Investment Facilitation – Crucial to Reaching the Sustainable Development Goals
Cross-border direct investment is not only a driver of growth, prosperity, and employment. The United Nations’ Sustainable Development Goals (SDGs) cannot be reached without private investment. According to the United Nations Conference on Trade and Development (UNCTAD) (2019), this is only possible if private investors fill a 2.5 trillion U.S. dollar gap – every year. The annual capital requirements are particularly high in the areas of climate change (380 to 680 billion U.S. dollars), energy supply (370 to 690 billion U.S. dollars), securing water supply and sanitation (260 billion U.S. dollars), and food supply (260 billion U.S. dollars).
The aim of investment facilitation is to promote investment by creating an investment-friendly legal and business environment. In this way, developing countries, in particular, are to become more attractive for sustainable investments. In 2017, UNCTAD developed a policy guide titled “Global Action Menu for Investment Facilitation”, which contains many valuable best practices. The issue has also been promoted in the G20, OECD, and WTO in recent years.
From an investor’s point of view, foreign investment is always a risky business. This is particularly true for small and medium-sized enterprises (SMEs), which account for around 95 percent of German industry. The biggest obstacle for German SMEs is the lack of legal certainty in the destination country. Another challenge is not finding a suitable business partner. A third problem are bureaucratic burdens.
German companies are committed worldwide to respecting human rights and social and environmental standards. Unilaterally making companies legally liable on a national level – such as through the proposed supply chain law – not only worsens the level playing field for German companies. Such measures also reduce the willingness to go abroad. Furthermore, such measures will not solve any problems in developing and emerging countries. In fact, coping with global challenges in the fields of environment, social policy, and human rights requires a coordinated approach with European partners and in multilateral institutions. Rather, the global regulatory framework for the sustainable design of global value chains needs to be strengthened.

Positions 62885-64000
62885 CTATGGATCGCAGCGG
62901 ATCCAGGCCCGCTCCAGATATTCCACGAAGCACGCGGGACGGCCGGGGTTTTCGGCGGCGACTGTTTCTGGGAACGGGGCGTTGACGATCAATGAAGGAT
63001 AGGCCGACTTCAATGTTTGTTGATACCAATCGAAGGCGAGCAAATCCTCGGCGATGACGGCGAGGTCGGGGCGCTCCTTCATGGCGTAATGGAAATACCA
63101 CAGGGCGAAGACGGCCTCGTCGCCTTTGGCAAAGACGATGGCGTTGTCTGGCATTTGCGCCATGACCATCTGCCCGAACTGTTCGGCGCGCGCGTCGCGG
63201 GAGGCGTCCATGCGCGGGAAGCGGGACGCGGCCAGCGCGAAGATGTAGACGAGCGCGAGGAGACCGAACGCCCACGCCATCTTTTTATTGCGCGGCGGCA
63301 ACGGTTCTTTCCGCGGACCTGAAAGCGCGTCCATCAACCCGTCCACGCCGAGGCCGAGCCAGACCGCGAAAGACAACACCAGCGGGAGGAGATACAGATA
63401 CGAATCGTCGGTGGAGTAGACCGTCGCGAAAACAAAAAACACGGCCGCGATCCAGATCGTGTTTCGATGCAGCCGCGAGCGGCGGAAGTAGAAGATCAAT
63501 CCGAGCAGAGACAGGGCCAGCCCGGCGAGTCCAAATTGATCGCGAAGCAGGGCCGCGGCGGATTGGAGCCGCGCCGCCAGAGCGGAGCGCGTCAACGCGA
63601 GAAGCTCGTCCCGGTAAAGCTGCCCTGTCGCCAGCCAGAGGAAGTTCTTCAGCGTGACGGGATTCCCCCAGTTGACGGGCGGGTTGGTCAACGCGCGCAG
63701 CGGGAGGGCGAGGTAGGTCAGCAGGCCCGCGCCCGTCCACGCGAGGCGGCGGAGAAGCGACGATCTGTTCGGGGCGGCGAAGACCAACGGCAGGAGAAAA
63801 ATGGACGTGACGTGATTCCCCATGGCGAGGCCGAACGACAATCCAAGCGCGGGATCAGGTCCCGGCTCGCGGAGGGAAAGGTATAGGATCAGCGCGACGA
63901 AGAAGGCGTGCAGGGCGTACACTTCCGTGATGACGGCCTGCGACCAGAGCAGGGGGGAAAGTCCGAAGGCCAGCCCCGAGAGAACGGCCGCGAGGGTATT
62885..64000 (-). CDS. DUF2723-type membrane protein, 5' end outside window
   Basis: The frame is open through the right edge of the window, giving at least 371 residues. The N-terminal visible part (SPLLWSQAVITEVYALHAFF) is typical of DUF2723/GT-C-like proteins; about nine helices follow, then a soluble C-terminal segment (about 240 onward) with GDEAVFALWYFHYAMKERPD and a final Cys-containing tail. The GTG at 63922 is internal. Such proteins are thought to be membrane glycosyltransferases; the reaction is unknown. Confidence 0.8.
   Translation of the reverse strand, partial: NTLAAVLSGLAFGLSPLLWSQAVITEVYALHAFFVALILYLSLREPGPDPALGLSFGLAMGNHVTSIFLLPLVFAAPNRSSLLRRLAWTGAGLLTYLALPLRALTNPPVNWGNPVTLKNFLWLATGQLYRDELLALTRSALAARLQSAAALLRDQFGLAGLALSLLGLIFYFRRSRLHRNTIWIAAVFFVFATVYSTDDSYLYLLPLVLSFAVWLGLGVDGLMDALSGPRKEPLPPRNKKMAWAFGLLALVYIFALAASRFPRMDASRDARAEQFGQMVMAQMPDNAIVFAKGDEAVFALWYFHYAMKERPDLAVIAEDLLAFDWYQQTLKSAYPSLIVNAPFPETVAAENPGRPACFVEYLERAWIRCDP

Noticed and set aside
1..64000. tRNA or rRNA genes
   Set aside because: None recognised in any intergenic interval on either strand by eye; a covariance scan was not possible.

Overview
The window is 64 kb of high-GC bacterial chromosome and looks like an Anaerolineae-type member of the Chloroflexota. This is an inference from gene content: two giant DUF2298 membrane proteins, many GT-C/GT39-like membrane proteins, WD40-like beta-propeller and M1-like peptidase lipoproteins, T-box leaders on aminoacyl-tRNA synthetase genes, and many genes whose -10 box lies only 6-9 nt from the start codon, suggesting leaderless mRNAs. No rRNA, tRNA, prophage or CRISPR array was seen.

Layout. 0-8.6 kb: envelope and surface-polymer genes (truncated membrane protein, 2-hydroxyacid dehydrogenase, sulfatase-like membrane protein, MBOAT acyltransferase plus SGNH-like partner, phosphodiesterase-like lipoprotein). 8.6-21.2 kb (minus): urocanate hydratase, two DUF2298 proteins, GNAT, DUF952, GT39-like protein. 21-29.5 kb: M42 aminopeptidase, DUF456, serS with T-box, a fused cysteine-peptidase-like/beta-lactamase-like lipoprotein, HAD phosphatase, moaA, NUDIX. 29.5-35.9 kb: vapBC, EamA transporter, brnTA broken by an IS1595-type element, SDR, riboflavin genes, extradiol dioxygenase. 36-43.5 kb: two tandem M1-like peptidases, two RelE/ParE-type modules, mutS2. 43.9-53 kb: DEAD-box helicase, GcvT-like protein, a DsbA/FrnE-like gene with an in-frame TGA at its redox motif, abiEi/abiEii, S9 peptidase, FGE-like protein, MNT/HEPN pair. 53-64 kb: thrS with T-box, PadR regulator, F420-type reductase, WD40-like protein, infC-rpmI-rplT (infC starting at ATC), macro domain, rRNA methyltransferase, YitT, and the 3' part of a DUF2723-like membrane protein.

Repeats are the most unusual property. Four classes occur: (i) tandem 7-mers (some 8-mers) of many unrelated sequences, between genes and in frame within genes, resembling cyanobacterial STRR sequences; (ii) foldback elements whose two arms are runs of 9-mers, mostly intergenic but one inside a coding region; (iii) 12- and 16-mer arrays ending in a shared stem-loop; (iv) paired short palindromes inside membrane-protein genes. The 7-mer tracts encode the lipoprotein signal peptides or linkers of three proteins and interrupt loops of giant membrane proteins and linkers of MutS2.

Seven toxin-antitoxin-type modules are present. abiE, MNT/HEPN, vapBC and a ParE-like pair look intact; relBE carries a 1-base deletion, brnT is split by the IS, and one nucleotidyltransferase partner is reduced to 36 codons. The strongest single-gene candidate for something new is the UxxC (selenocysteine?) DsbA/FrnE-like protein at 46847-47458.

A prerequisite to facilitating investment is to remove legal barriers for foreign investors and prevent the establishment of new ones. Unfortunately, restrictive investment policy measures are currently gaining in importance worldwide. According to UNCTAD, the proportion of investment policy measures restricting investment rose by 50 percent in the reporting period from November 2018 to February 2019 in relation to the previous reporting period (May – October 2018). This is due to the efforts of many states to better protect national security through investment screening instruments. There is no doubt that states must protect national security. But this should not damage the investment climate and discourage investors. The concept of national security should therefore be defined more precisely, and investment screening should be carried out in a transparent, non-discriminatory manner.
Investment Promotion Agencies (IPAs) play an important role in promoting investment worldwide. IPAs provide comprehensive information on business conditions in the host country, bring investors into contact with potential suppliers and service providers, and provide practical assistance in setting up businesses. Governments should take into account the advice of their investment promotion agencies when designing policies, as IPAs are familiar with the interests and needs of foreign investors through their daily work.
Only through a favourable investment climate, transparent and non-discriminatory treatment of investors, as well as legal certainty can investors make the necessary contributions towards achieving the United Nations’ development goals.